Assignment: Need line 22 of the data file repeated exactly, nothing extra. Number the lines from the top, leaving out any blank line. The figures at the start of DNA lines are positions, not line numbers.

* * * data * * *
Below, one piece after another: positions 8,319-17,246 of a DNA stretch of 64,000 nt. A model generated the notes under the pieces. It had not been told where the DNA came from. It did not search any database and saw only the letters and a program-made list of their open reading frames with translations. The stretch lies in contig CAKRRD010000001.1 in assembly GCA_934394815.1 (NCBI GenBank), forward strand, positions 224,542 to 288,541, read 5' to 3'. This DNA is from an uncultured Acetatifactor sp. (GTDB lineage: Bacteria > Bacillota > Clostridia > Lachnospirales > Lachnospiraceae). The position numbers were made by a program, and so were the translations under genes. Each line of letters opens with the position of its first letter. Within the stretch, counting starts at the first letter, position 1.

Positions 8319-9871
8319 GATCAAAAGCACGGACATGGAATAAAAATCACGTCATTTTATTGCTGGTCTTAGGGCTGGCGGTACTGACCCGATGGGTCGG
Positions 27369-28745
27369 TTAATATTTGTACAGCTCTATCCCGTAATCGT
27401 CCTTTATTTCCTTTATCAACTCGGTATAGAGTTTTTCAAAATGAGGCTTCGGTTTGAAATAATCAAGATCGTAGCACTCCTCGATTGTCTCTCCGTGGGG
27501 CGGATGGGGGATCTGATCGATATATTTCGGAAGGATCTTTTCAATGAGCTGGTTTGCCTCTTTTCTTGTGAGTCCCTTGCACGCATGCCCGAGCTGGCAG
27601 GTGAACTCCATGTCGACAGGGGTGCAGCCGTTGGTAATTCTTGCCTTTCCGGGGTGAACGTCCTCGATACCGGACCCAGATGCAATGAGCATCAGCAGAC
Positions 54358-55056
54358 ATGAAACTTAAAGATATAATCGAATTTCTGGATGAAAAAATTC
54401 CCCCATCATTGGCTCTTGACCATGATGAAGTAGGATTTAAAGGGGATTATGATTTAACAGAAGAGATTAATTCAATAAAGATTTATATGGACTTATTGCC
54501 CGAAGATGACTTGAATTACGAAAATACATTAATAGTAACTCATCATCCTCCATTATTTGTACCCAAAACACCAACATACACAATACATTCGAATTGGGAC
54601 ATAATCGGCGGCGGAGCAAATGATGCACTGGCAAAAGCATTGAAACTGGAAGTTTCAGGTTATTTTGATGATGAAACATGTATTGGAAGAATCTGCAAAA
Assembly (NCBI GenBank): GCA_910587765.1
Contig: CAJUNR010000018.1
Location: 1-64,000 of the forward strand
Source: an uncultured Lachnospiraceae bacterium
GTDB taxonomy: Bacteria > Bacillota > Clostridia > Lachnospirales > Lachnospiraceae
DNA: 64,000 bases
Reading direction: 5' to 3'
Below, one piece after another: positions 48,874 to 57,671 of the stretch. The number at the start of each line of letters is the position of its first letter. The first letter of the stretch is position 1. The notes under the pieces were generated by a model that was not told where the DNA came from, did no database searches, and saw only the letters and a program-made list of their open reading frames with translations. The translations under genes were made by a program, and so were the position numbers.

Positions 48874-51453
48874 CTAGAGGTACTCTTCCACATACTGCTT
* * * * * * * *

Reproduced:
Positions 48874-51453